The photo looked too canny not to be staged, though by all accounts it was genuine: Mick Jagger, rock ‘n’ roll titan, sipping a beer in a tiny North Carolina bar unnoticed by anyone around him.
The 78-year-old vocalist for the Rolling Stones looks directly at the camera, bottle of beer to his lips, in an ordinary jacket and hat, a healthy-looking senior citizen out for a quiet drink.
Nearly everyone in the picture is turned away, backs to the camera, absorbed in their own conversations, creating an anti-halo about him. He is Inconspicuous Mick, one of the most widely recognized rock stars, here costumed as a non-celebrity.
The rocker published the photo on Twitter, where it caught sufficient attention that journalists who write about social media trends assembled stories about it, padded with embedded tweets commenting about this amusing moment.
Now I’m writing about it, too, enjoying how the photo reminds me vaguely of Edward Hopper’s “Nighthawks,” that famous 1942 painting looking through the window of some downtown diner late at night. Mick could almost be there, staring back at us from the canvas. (Someone will photoshop that soon enough.)
It is also because those stories generally did not explore how it is that Jagger would be unrecognizable when, to the rest of us, his face looks so familiar. A simple answer is: They didn’t see him because, for them, he wasn’t there.
It is not hard to disappear in a crowd when one understands how little people see.
A brief moment of regional fame as a young actor back east taught me to value invisibility. In a beautiful play by Bridget Carpenter (then a young playwright fresh from Brown), I portrayed an aging Labrador retriever who narrated the story of an elderly woman living alone with her dog (me). There was no silly dog costume, as it was a story about their friendship, yet I spent most of my stage time just being a dog.
The performance earned critical acclaim, prominent photos in newspapers, TV interviews, standing ovations and such, which I suspected was due to my reincarnating dogs spectators had loved and lost.
People waiting at the stage door, asking me to sign things, weeping over puppies from their childhood, asking for social interaction or even a romp in my bed, was unsettling, yet I quickly found that if I wore a baseball cap and eyeglasses, following other actors as we left, the crowd frequently mistook another actor for me and surrounded him while I slipped away to a nearby bar. This disappearing act became a recurring game.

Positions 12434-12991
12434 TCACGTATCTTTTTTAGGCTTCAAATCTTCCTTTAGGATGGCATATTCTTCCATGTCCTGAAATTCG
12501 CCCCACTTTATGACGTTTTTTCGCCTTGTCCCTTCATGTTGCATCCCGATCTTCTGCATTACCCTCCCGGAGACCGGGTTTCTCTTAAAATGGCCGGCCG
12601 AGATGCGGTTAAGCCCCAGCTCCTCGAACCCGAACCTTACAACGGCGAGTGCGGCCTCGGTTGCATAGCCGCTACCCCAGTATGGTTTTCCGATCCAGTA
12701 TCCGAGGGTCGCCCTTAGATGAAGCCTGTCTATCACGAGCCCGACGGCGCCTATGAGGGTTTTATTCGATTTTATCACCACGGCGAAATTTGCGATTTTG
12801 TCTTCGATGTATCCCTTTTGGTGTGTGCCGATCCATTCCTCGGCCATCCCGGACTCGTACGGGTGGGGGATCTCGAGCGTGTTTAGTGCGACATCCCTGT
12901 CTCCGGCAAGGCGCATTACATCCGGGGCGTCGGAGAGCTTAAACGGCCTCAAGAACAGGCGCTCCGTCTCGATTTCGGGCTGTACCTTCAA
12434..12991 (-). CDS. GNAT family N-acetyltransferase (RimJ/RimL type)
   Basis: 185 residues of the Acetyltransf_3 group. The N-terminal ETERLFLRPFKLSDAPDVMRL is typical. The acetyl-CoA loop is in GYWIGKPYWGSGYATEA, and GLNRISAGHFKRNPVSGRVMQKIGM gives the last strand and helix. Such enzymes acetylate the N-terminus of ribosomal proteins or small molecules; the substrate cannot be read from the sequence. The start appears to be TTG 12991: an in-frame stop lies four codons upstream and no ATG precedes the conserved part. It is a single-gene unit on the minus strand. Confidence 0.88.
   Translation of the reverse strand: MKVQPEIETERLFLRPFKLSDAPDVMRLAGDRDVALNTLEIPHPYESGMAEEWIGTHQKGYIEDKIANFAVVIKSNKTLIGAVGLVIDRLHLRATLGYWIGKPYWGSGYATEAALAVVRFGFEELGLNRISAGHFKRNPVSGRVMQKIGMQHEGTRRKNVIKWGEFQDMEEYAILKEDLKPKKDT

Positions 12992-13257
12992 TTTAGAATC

“Vanishes” are among the first tricks magicians will teach you, if they are willing to teach you anything. The one who taught me began with an apology for what I was soon to learn. Indeed, it was disconcerting to absorb how much people ignore and how easily — because of our perceptual process, how selective and distorted it can be — our attention can be led.
By posting his picture, Jagger slyly shared his own vanishing act with millions of us, his invisibility made prominent. It was cute.
How could those people not have seen him? Well, they appear to have been immersed in one another, which is encouraging. Maybe they saw more than they missed. Maybe they weren’t missing anything at all.
The important lesson is not that a rock star might be hovering in your midst, but that someone in the vicinity may be hungry for contact; and that person, hidden in plain view, might even be you.
Here is a secret of magic: Invisibility is in the eye of the beholder.
This article is written by Algernon D’Ammassa from the Las Cruces (N.M.) Sun-News and was legally licensed via the Tribune Content Agency through the Industry Dive publisher network. Please direct all licensing questions to firstname.lastname@example.org.
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